I was talking to a girl, and her mother is in the hospital. I asked her how her mom is doing, her and her family. No reply for a week. Then I sent her another message saying

I guess you are absorbed in things (not kidnapped:) ), msg me if you want to hang out again.

My American friend told me that I shouldn't have used the word "absorbed", because it has a meaning of being selfish, self-centered, which makes her feel bad. Is that true? Did I just mess up the text message?

  • 1
    Just like preoccupied or distracted, absorbed doesn't necessarily convey that she is "selfish, self-centered"; it merely conveys that she has had other priorities. But depending on the severity of her mother's condition, it might not have been sensitive to her situation.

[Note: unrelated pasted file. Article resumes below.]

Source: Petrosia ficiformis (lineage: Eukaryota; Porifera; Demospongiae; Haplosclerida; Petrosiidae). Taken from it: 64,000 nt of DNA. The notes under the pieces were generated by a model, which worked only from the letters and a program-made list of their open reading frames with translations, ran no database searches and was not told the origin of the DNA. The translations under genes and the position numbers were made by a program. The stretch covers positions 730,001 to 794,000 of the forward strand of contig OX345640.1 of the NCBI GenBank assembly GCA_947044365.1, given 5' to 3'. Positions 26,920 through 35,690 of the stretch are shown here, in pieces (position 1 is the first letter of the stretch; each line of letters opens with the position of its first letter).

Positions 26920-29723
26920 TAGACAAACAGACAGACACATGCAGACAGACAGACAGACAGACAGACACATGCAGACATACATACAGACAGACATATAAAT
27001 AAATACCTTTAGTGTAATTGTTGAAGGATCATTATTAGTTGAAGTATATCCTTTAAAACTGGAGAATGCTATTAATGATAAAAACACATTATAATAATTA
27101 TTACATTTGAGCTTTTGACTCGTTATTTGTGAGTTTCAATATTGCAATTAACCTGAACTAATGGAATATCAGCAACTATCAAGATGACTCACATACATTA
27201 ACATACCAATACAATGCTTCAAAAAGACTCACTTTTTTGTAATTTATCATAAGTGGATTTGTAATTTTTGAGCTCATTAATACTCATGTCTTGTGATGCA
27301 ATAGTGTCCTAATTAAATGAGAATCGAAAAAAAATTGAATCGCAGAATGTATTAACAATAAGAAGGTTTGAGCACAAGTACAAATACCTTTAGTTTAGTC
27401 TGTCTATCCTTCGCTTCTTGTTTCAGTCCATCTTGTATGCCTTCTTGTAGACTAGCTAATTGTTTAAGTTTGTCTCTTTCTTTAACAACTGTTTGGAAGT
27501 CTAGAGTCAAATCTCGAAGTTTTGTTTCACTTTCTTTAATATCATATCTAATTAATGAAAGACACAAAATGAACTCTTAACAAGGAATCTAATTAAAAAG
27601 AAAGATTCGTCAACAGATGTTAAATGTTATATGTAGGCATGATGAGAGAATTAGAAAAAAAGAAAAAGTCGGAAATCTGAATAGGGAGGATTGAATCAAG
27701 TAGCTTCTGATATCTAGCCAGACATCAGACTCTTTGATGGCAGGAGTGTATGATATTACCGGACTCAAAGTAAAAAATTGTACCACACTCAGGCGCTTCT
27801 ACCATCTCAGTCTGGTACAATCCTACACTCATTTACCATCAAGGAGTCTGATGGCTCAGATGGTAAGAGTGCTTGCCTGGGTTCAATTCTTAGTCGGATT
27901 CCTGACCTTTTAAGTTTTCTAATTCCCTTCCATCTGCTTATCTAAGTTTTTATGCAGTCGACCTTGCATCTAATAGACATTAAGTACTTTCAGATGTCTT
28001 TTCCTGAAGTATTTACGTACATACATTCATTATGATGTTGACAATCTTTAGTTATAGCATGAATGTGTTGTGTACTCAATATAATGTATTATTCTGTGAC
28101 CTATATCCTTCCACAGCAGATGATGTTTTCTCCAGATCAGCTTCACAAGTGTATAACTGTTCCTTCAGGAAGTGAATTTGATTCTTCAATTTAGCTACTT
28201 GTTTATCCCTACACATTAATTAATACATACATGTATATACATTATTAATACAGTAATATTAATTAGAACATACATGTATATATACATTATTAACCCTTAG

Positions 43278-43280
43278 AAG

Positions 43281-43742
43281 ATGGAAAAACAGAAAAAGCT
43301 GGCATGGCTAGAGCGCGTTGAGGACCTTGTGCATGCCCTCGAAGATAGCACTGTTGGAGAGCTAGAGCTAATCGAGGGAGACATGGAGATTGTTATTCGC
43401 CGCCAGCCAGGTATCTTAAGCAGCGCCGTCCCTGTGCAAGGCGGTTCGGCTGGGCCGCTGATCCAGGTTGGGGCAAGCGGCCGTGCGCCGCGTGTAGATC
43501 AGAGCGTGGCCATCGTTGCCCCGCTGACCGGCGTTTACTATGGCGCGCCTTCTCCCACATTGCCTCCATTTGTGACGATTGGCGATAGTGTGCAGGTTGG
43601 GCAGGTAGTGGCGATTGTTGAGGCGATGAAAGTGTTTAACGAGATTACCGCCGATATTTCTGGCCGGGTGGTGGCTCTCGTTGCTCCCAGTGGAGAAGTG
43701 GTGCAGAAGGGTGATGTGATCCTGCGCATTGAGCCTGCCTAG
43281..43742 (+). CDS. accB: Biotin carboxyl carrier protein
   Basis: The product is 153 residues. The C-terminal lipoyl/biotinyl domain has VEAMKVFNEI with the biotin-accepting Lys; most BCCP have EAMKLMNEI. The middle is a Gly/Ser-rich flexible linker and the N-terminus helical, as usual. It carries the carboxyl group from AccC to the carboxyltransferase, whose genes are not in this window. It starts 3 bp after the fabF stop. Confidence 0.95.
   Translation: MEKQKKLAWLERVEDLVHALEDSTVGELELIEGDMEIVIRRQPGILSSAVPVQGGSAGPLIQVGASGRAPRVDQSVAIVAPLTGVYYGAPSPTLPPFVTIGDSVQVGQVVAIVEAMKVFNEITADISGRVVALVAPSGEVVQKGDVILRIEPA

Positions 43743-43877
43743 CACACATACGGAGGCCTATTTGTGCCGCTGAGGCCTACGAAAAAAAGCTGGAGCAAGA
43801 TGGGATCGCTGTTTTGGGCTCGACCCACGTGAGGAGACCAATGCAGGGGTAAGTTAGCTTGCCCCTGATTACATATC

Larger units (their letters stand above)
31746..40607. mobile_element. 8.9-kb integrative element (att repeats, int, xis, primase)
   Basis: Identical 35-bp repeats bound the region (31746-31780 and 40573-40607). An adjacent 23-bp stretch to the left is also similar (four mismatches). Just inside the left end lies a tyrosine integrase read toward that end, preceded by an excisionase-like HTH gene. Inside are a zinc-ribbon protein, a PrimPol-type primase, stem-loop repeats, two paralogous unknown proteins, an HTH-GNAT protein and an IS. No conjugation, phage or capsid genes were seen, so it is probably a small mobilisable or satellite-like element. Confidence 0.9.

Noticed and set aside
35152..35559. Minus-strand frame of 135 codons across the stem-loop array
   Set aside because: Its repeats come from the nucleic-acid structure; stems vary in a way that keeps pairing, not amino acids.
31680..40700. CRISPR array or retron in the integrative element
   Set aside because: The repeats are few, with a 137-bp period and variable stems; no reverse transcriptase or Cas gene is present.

– Lawrence
    Aug 31, 2018 at 6:57
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    That would imply something like, This situation has taken up your attention completely. So, I wouldn't give a negative connotation to your sentence.
    – Schwale
    Aug 31, 2018 at 13:41

1 Answer 1


This is Merriam-Webster's definition of absorbed:

: having one's attention wholly engaged or occupied

It has nothing to do with being selfish or self-centred.

Perhaps your friend was thinking of self-absorbed (also from Merriam-Webster):

: absorbed in one's own thoughts, activities, or interests

The two have different meanings and should not be confused with each other.


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